APPEAL FROM THE LINCOLN COUNTY CIRCUIT COURT AND MOTIONS FOR
MANDATORY REVIEW OF JUDICIAL NOTICE OF ADJUDICATIVE FACTS
PURSUANT TO RULE 201 OF THE ARKANSAS RULES OF EVIDENCE, FOR
APPOINTMENT OF COUNSEL, AND TO STRIKE GRANT OF APPELLEE'S
MOTION FOR EXTENSION OF BRIEF TIME [NO. 40CV-16-136]
HONORABLE JODI RAINES DENNIS, JUDGE
Gonder, pro se appellant.
Rutledge, Att'y Gen., by: Kathryn Henry, Ass't
Att'y Gen., for appellee.
A. WOMACK, ASSOCIATE JUSTICE.
Duane Gonder brings this appeal from the denial by the
Lincoln County Circuit Court on March 10, 2017, of his pro se
motion pursuant to Rule 60 of the Arkansas Rules of Civil
Procedure (2016) and the denial of his pro se motion for
judicial notice of adjudicative facts under Rule 201 of the
Arkansas Rules of Evidence. Both motions sought
reconsideration of Gonder's petition for writ of habeas
corpus that had been dismissed by the circuit court on
January 19, 2017. Pending our
review of his case, Gonder additionally filed a motion to
have counsel appointed as well as another motion for judicial
notice of adjudicative facts in this court. We affirm the
circuit court order. Accordingly, Gonder's motions filed
in this appeal are moot.
habeas petition and motions pertained to Gonder's guilty
plea in 2010 to the offense of attempting to furnish
prohibited articles into a correctional facility. Gonder
argues on appeal that his habeas petition should have been
granted because the judgment-and-commitment order states that
he had been convicted of attempted furnishing of a prohibited
article but the trial court pronounced at sentencing that he
was guilty of furnishing a prohibited article rather than
attempting to do so, that he was not guilty of the offense,
and that he was denied a hearing on the habeas petition. He
further argues, without reference to either Rule 60 or Rule
201, that the circuit court erred by not granting his habeas
circuit court's decision in a habeas proceeding will be
upheld unless it is clearly erroneous. See Hobbs v.
Gordon, 2014 Ark. 225, at 5, 434 S.W.3d 364, 367. A
decision is clearly erroneous when, although there is
evidence to support it, the appellate court, after reviewing
the entire evidence, is left with the definite and firm
conviction that a mistake has been made. Id.
Conflict between sentence pronounced and judgment
judgment that is entered governs the sentenced imposed on the
defendant. See Bradford v. State, 351 Ark. 394, 94
S.W.3d 904 (2003). To the extent that Gonder argued in the
Rule 60 motion, as he did in his habeas petition and does in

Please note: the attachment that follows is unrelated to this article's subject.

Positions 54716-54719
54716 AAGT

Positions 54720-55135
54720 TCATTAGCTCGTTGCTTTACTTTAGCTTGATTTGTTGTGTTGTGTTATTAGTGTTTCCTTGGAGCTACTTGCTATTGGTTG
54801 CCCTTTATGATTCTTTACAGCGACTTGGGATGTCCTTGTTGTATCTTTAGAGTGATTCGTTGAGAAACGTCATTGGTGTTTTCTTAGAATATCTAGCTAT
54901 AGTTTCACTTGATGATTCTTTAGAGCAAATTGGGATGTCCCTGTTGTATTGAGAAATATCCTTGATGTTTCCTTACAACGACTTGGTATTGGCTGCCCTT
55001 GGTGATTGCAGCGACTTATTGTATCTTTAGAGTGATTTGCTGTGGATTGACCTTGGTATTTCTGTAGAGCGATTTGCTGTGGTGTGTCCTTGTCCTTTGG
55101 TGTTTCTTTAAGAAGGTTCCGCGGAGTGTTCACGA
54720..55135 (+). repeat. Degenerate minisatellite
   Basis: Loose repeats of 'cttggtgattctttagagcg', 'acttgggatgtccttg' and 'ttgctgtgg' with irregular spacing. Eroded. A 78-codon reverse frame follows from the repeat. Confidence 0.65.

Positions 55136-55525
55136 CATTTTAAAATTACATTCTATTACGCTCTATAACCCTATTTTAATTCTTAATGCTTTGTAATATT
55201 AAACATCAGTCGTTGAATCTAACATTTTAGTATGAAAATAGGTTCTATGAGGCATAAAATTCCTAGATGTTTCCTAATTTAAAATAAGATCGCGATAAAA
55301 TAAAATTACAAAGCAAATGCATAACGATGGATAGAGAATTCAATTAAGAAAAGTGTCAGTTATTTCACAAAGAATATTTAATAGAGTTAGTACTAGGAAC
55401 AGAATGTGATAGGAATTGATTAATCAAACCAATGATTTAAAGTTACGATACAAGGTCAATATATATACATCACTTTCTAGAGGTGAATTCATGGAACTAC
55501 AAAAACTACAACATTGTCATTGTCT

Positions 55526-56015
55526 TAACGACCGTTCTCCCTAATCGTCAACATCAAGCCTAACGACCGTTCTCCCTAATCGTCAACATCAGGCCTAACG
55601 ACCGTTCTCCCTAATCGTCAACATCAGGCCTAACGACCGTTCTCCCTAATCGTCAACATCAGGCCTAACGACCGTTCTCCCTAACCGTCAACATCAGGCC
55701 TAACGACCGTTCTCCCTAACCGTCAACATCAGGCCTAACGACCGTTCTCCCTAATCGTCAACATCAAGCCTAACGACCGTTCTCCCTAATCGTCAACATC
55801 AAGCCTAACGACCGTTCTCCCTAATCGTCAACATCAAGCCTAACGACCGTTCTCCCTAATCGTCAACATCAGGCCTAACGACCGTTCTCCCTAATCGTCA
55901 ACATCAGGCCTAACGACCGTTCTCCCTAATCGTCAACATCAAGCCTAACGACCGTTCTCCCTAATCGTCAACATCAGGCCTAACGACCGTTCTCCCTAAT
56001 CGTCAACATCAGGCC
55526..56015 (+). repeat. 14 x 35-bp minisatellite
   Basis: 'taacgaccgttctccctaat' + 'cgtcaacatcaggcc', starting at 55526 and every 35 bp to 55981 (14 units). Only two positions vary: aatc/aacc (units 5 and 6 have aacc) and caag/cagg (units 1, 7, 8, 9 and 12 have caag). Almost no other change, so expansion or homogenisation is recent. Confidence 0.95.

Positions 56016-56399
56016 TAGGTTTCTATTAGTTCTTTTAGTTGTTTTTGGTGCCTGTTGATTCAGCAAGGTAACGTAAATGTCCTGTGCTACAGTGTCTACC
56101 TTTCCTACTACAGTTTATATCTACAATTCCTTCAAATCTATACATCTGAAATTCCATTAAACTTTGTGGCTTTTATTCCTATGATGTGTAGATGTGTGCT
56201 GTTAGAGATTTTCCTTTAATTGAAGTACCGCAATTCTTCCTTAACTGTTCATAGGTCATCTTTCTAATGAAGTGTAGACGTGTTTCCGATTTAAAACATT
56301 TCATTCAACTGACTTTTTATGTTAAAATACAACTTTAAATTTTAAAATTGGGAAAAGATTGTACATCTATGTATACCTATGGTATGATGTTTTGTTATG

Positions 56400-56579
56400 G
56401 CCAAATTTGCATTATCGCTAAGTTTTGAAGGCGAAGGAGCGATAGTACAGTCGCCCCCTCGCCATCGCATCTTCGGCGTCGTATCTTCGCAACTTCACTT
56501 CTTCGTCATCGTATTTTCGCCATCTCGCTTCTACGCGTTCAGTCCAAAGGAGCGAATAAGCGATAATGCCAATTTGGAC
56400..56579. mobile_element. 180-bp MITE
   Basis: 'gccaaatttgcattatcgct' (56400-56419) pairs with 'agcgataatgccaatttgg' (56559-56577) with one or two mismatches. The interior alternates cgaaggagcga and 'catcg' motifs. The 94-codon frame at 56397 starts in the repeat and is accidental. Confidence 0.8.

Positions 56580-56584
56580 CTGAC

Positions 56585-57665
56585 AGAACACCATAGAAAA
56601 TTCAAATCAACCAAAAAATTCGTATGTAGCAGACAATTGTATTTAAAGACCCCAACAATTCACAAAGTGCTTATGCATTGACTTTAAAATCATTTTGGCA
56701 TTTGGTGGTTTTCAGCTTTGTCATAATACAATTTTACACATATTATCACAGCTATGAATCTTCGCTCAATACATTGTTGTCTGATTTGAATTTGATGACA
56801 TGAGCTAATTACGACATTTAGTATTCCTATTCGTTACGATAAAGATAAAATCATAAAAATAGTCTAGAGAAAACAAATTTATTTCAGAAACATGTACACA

this appeal, that the judgment in h is case was facially
illegal because it did not reflect that he had entered a plea
of guilty to attempted furnishing of a prohibited
article, the copy of the judgment in the record reflects that
Gonder was indeed convicted of the offense of attempting to
furnish a prohibited article. Accordingly, there was no error
in the judgment.
Actual innocence as a ground for relief in habeas
asserted in both the Rule 60 motion and the motion for
judicial notice that the writ of habeas corpus should have
been issued because he was innocent of the offense and the
evidence against him was insufficient to sustain the
judgment. In his motion asking the court to take judicial
notice of adjudicative facts, he cited Laster v.
State, 76 Ark.App. 324, 64 S.W.3d 800 (2002), as support
for his allegation that he was not guilty of the offense of
which he was convicted. In Laster, a prison
inmate's conviction for introduction of a prohibited
article into a place of incarceration was overturned on
appeal because the prisoner had the prohibited article in his
possession but there was insufficient proof to establish that
he introduced the article into the institution.
reliance on Laster was a direct attack on the
sufficiency of the evidence to sustain the judgment in his
case. Proceedings for the writ are not intended to require an
extensive review of the record of the trial proceedings, and
the circuit court's inquiry into the validity of the
judgment is limited to the face of the commitment order.
Philyaw v. Kelley, 2015 Ark. 465, 477 S.W.3d 503.
For that reason, arguments pertaining to whether the evidence
was sufficient to sustain the judgment are not cognizable in
a habeas proceeding.
Failure to hold hearing in habeas proceeding
is no requirement that a hearing be held on every habeas
petition regardless of the content of the petition.
George v. State,285 Ark. 84, 85, 685 S.W.2d 141,
142 (1985). Because Gonder has not established that his
motions seeking reconsideration of his habeas petition had
merit, he has not ...